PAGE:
Hello Lala, we’d like to begin this interview by congratulating you on the successful run of the Wives, which you produced, directed and starred in. Multi-potentates are plentiful in Nollywood but few are able to combine this with excellent execution.
Many people are also unaware that your production company ‘Make It Happen Productions’ has expanded into film, partnering with YNaija to release your debut short film, ‘FINE’. Why did you choose to transition now?
I don’t know if it is a transition. Make It Happen Productions was always created to tell all kinds of stories. We only chose to do this now, because the time was right, and we had the right partners and a cause we cared about. ‘Fine’ was the perfect experiment to start for us and we are glad with how the project has come out.
Women in film often highlight institutional barriers that prevent them from finding roles they would prefer to work on, sees them paid much lower than their male colleagues and having to navigate unsafe workplaces. Did these barriers inspire your decision to start your own production company?
I mean not really, I started the company because I am passionate about telling the African story on all platforms; television, film and stage. I have personally experienced the limitations of working in an industry like ours, and of course there are some roles I would like to play and there are some things I’d like to explore, and having our own production company makes that significantly easier.
Contrary to popular belief, women are actually doing very well in Nollywood, there are more female leads than male and because Nollywood doesn’t have a standardized payment structure, most actors have to personally negotiate their pay for a particular project so things are not as cut and dried as we think.
Financing is a huge concern when indie production companies choose to work on projects. How did your partnership with YNaija come about?
Well, we had made the film and after we made the film, we approached by YNaija and Joy. Inc. ‘Fine’ is a short film but it has a strong theme and a story that I think people should see, and YNaija is positioning itself as a platform that promotes and support the work of creatives in Nigeria. Joy Inc. has professional experience in mental health and they were the perfect partners to connect us to the professional community who spend their time promoting and educating mental illness. It’s a merger of goals on this project and mutually beneficial for all of us.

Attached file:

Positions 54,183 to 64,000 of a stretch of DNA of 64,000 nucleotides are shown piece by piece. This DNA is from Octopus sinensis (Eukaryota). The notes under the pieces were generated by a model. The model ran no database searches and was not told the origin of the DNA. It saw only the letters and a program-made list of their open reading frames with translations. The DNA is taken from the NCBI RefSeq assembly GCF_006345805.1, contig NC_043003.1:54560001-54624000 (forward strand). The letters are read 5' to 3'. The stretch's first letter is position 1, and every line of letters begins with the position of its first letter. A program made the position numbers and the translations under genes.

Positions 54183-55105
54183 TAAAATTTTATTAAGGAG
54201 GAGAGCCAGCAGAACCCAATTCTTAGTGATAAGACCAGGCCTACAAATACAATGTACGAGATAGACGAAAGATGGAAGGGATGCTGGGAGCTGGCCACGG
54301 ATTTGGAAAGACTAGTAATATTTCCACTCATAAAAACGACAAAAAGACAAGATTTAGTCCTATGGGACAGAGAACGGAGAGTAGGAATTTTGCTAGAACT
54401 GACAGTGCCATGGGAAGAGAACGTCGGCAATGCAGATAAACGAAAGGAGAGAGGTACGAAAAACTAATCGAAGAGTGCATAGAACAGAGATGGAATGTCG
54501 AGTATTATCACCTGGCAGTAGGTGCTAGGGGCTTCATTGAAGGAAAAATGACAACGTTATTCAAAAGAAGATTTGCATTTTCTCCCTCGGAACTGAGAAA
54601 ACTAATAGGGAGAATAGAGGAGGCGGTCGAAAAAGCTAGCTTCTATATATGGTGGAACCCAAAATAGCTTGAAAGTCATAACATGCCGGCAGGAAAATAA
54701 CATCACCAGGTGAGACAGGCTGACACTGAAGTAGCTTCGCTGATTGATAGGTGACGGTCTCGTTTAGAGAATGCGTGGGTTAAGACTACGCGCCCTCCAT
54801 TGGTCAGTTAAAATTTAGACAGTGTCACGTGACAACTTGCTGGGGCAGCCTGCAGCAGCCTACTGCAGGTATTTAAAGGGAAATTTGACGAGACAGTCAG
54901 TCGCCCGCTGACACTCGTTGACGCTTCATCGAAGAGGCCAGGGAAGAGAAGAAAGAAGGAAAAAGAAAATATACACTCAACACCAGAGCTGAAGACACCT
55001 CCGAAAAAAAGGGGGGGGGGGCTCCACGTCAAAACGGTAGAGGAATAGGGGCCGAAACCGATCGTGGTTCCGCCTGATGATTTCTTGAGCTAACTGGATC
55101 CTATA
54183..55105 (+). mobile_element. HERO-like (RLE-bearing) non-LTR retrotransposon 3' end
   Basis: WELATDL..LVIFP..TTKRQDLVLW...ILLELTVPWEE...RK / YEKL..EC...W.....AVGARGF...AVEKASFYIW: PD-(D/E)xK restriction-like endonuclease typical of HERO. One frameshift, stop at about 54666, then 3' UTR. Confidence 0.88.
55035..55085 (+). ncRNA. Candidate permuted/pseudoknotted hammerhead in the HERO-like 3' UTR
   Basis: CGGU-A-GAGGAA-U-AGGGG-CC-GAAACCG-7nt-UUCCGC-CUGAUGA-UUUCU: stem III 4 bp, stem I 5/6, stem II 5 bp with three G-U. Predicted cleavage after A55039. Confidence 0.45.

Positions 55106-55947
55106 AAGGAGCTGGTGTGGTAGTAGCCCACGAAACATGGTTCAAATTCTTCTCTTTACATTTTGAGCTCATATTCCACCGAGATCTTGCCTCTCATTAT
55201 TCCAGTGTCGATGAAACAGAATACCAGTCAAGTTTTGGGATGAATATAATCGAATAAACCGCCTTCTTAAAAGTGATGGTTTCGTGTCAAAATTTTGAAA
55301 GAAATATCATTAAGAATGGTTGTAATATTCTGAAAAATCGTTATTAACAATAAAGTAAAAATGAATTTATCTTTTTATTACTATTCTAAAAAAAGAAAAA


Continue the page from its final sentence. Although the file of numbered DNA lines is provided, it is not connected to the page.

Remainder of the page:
Why a short film?
Like I said, our goal is film, television and stage. But we started with a short film, it was my first time where I was executive producing a film alone, so choosing this length and medium allowed me learn on the job and experiment. Immediate gratification for me was not to smile to the bank, but affirm to myself that I can carry an idea from conceptualization to finished product. But don’t worry, we are working on our first proper film.
As a person in the film industry, whenever you finish a project there seems to be a sense of ‘surprise’ that you were able to pull through with your individual projects. Often genuine, that kind of consistent feedback must be annoying at the very least. How do you deal with it?
To be honest to them, I have honestly been growing and improving over the last few years, so their surprise comes from an honest place and is always couched in pride at the achievements I have made in 2019 especially. I don’t allow myself succumb to pressure from naysayers and focus only on the work I have ahead of me. That is the only way to truly cancel the naysayers.
‘FINE’ explores non-traditional expressions of depression. Why did you choose this theme for your debut?
When you are creating a story yourself, then you are in control of how the story is told. Having the freedom to make all the choices on how the story is told is important to me. I wanted to show another side of myself as an actor, and we are always reminded as actors that less is more, and that emotion is best expressed through stillness. Nollywood has not really explored stillness as a marker of depth and emotion. A short film allowed me stick to the theme at hand and not worry with subplots and keeping the audience entertained. I didn’t worry that the story we are telling would not be enough.